Could ultra-processed foods be linked to your insomnia?

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Ultra-processed foods (UPF) may be linked to insomnia, which an estimated one-third of adults experience. A analysis of diet and sleep patterns reported in the Journal of the Academy of Nutrition and Dieteticsdemonstrates a statistically significant association between UPF consumption and chronic insomnia, independent of sociodemographic, lifestyle, diet quality, and mental health status characteristics.

Lead investigator Marie-Pierre St-Onge, Ph.D., Department of General Medicine and Center of Excellence for Sleep & Circadian Research, Department of Medicine, Columbia University, explains: “At a time when more and more foods are highly processed and sleep disorders are widespread, It is important to evaluate whether nutrition can contribute to poor or good sleep.”

Although previous studies have examined nutrients or dietary supplements in relation to sleep (e.g., protein, magnesium), this study is novel because it evaluates a diet beyond just nutrients and specific foods and shows that the extent to which foods are processed may have some influence to have. relevance to sleep health.

Dr. St-Onge adds: “Our research team had previously reported associations between healthy dietary patterns, such as the Mediterranean diet, with a reduced risk of insomnia and poor sleep quality (both cross-sectionally and longitudinally), and high-carbohydrate diets with an increased risk of insomnia UPF consumption is increasing worldwide and has been linked to many health problems, such as diabetes, obesity and cancer.

To investigate the relationship between dietary intake and sleep, this large epidemiological study used NutriNet-Santé data from more than 39,000 French adults. This large cohort study was ideally suited to answer this question, given the inclusion of sleep variables and several days of detailed nutritional information.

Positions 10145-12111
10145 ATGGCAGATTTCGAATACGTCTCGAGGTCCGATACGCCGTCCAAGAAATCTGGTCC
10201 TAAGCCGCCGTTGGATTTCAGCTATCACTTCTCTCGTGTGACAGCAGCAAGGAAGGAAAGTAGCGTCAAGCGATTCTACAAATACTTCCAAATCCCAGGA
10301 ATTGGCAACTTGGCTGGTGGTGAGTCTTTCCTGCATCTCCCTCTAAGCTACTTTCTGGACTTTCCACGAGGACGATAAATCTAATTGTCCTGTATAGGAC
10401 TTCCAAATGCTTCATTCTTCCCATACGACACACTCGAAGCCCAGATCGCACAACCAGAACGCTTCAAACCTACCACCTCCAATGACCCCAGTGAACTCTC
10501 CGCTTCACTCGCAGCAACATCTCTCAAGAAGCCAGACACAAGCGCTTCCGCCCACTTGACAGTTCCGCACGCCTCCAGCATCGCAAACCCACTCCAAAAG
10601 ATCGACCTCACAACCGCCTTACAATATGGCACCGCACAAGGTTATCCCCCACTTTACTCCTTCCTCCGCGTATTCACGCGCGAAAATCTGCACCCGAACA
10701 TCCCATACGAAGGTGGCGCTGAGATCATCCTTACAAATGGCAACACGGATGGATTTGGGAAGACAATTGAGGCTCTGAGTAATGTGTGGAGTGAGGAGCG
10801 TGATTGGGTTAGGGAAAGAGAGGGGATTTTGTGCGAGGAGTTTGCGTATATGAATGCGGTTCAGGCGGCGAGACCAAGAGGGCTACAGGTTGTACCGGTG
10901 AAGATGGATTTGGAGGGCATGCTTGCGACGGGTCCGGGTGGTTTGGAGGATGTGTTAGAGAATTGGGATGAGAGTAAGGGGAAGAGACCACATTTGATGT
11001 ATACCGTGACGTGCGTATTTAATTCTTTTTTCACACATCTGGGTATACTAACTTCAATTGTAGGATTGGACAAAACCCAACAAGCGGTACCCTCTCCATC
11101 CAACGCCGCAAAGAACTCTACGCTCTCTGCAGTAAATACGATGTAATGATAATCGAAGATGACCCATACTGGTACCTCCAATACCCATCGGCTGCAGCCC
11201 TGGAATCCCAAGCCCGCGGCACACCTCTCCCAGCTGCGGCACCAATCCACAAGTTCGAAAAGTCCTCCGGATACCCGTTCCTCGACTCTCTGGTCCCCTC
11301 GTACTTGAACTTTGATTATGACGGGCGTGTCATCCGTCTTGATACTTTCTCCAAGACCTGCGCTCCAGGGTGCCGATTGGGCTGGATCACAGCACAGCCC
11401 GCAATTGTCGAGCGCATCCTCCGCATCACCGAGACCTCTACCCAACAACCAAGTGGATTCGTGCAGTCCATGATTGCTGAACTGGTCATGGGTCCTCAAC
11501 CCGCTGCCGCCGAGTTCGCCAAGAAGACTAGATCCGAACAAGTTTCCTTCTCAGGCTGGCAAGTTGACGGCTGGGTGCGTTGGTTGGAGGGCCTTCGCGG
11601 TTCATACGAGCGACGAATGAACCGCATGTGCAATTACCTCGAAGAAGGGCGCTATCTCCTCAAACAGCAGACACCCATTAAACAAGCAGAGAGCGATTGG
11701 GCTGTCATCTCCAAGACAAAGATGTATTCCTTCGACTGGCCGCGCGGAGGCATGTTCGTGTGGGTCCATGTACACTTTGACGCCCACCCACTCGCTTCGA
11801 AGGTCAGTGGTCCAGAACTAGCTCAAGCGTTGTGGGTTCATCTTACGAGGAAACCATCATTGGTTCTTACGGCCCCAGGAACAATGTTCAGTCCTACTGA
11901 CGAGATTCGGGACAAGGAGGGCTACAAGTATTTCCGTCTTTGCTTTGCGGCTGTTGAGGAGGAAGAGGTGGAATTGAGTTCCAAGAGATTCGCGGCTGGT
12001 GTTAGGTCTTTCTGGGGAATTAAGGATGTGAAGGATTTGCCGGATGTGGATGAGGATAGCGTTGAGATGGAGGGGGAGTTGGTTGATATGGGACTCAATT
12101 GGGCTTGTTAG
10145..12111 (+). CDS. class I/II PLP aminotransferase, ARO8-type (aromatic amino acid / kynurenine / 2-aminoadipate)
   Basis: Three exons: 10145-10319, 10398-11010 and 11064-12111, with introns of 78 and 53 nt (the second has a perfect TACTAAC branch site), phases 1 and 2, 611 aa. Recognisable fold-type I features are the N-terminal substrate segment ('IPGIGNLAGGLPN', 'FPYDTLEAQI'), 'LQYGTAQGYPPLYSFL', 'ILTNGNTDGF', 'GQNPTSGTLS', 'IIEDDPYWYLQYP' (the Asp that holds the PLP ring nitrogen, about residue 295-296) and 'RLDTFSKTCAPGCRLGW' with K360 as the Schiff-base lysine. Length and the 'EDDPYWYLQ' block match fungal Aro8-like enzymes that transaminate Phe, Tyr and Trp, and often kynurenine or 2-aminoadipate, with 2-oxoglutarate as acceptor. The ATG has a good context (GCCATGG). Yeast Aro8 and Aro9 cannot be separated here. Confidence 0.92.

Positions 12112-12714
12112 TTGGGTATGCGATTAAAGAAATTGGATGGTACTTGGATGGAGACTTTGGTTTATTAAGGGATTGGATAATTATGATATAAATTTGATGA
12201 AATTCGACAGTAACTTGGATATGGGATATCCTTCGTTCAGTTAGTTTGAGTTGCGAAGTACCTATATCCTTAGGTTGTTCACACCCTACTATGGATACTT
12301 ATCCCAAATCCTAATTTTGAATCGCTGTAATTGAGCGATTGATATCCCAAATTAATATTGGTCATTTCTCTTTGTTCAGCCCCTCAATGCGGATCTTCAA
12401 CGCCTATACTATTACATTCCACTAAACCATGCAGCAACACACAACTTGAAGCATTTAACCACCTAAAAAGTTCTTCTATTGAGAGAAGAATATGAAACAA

Between 2013 and 2015, data was collected every six months from adults who completed multiple 24-hour dietary records and provided information on insomnia symptoms. The definition of insomnia was based on the DSM-5 and ICSD-3 criteria.

Participants reported expending about 16% of energy from UPF and almost 20% reported chronic insomnia. Individuals who reported chronic insomnia consumed a higher percentage of their energy intake from UPF. The link between higher UPF intake and insomnia was clear in both men and women, but the risk was slightly higher in men than women.

First author Pauline Duquenne, MSc, Sorbonne Paris Nord University and Paris Cité University, INSERM, INRAE, CNAM, Nutritional Epidemiology Research Team (EREN), Center for Research in Epidemiology and Statistics (CRESS), cautions: “It is important to note that Our analyzes were cross-sectional and observational in nature, and we did not evaluate the longitudinal association. Our data do not demonstrate causality. Our study is the first of its kind and adds to the existing knowledge about UPF.”

Other limitations of the study included the reliance on self-reported data and the possible misclassification of some foods. Caution should be exercised in generalizing the findings as NutriNet-Santé includes a higher percentage of women and individuals of high socio-economic status compared to the general French population, although UPF intake was comparable to that of a nationally representative sample .

The researchers recommend that future studies should test causality and evaluate the associations over time. However, they recommend that individuals with sleep problems may consider examining their diet to determine whether UPF could be contributing to their sleep problems.

More information:
Pauline Duquenne et al., The Association between Ultra-Processed Food Consumption and Chronic Insomnia in the NutriNet-Santé Study, Journal of the Academy of Nutrition and Dietetics (2024). DOI: 10.1016/j.jand.2024.02.015

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